When I tell my US friends that I live in Perú, most of them will quickly ask if I had seen Machu Picchu. Now I can say I have! In February, two of us Holy Cross priests left a very warm Lima to arrive at a cool and rainy Cusco, on our way to the location that was recently voted one of the seven new wonders of the world. What an incredible place!
Having survived 25 hairpin turns climbing from Aguas Calientes to Machu Picchu—fortunately the downpour and thick clouds didn't allow us to see much of the abyss just beyond the bus's fogged windows—we stood under cover waiting for the man who would give us our tour.
At each panoramic look-out along the way our guide was very apologetic about all that we could NOT see before giving his explanation of what we would have seen. At the third stop, just as we began to think it was unfortunate that we had come 800 miles from Lima to see nothing but clouds in our face and the muddy rocks beneath our soaked sneakers, something amazing happened. Our guide's description of the yet unseen was interrupted by the increasing volume of the ooh's and aah's of those of us who could see for the first time the awaited vision that he could not yet see behind him. The clouds had lifted like sheets being pulled off a room full of antiquities. It was breath-taking to see the green and rocky complex below suddenly uncovered and beginning to shine in all its splendor.
Our experience may have been similar to the first time Yale University explorer Hiram Bingham saw this hidden bit of the Incan Empire a century ago. One difference, however, is that the time it took for the clouds to lift and reveal the scene was a split second in comparison to what it took for crews of workers to uncover the vegetation that had grown over it during more than three and a half centuries since the Incans suddenly abandoned the citadel early in the 16th century at the approach of the Spanish conquistadores.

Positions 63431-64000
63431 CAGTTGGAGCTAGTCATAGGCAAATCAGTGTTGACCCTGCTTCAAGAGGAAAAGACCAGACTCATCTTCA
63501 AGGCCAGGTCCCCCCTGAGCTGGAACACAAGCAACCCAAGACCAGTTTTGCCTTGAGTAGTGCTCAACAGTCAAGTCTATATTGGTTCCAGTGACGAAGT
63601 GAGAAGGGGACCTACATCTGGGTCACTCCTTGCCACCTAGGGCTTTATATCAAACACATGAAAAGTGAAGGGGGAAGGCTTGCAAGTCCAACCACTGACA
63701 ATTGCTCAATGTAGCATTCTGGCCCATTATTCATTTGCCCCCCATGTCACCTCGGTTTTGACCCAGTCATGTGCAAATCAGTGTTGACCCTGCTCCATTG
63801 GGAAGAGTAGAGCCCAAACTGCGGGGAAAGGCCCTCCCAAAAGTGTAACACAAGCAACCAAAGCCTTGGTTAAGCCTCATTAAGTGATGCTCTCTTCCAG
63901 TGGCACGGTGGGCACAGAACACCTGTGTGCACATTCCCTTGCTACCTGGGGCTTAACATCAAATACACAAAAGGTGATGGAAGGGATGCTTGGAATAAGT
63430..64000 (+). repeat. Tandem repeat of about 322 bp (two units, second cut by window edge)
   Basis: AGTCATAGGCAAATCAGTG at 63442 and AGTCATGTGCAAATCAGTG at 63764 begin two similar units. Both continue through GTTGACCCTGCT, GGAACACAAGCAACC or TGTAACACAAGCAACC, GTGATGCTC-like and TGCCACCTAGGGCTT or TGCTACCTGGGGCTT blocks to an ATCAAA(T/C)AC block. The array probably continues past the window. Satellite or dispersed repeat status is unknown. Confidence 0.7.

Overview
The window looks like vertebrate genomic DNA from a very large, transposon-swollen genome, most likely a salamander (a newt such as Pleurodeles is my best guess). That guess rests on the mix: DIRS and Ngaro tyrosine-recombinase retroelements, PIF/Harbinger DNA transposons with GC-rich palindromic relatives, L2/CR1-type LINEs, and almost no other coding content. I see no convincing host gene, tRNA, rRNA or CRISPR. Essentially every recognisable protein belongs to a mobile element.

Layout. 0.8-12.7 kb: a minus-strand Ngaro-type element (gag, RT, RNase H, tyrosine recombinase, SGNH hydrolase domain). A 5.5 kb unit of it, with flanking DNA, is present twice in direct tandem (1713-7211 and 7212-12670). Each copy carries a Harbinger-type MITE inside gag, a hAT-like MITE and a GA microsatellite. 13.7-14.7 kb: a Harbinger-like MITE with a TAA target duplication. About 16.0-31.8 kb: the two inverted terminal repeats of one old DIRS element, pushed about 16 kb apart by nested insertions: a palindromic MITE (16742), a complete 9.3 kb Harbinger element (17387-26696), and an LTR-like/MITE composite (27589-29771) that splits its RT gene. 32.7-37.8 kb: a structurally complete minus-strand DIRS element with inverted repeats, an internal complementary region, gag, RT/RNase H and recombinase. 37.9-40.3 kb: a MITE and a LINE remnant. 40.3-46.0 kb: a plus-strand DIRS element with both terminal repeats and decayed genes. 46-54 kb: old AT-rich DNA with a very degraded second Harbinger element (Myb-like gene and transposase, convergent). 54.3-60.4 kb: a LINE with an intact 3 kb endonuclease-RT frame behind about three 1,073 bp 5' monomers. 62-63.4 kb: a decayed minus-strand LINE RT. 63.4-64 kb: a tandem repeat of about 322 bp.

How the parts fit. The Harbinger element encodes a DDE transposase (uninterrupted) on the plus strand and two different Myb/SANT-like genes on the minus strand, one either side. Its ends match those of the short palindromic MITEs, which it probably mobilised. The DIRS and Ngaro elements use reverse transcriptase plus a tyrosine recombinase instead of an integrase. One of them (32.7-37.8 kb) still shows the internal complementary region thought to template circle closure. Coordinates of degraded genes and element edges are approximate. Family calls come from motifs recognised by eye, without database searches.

There's a whole controversy over Machu Picchu that's been brewing for the last century, and a book published last year—one hundred years after Bingham discovered the site and made it known to the world—sums it up in two questions: who discovered Machu Picchu and who owns it.
After giving those questions their due, the authors bring a nice insight to the discussion: possessing something has nothing to do with treasuring it. And then they add that the latter might be the better good. As legitimate as claims of discovery and ownership might be, God's creation (and human participation in it) is something to be received with awe, treasured and shared.
It seems to me that the best view of Machu Picchu is not the one you get when you turn a corner and there it is all of a sudden radiant under the sun, but rather as we saw it that day. Our arrival didn't change the fact that this world wonder had been there without us for more than five centuries and has remained all that time a mystery to be revealed. As much as we strained to see it through the clouds, we couldn't make it appear. But to our amazement it simply just appeared; and we were in awe!
The Gospel account of the rich young man suggests that letting go of possessing leads to discovering treasures much greater. Our visit to the Peruvian icon was a lesson for me about how we stand before God's creation – as before a mystery to be revealed. We strain to possess it, but when we finally let it possess us, it leaves us speechless and it becomes a treasure to be revered and shared.
Fr. Don Fetters, C.S.C., is a member of the District of Perú, one of several foreign missions overseen by the United States Province. He is a monthly contributor to the Spes Unica blog reflecting on the work of Holy Cross in the missions. Learn more about the missionary work of Holy Cross priests and brothers to extend the Good News of Jesus Christ across "borders of every sort," including Perú.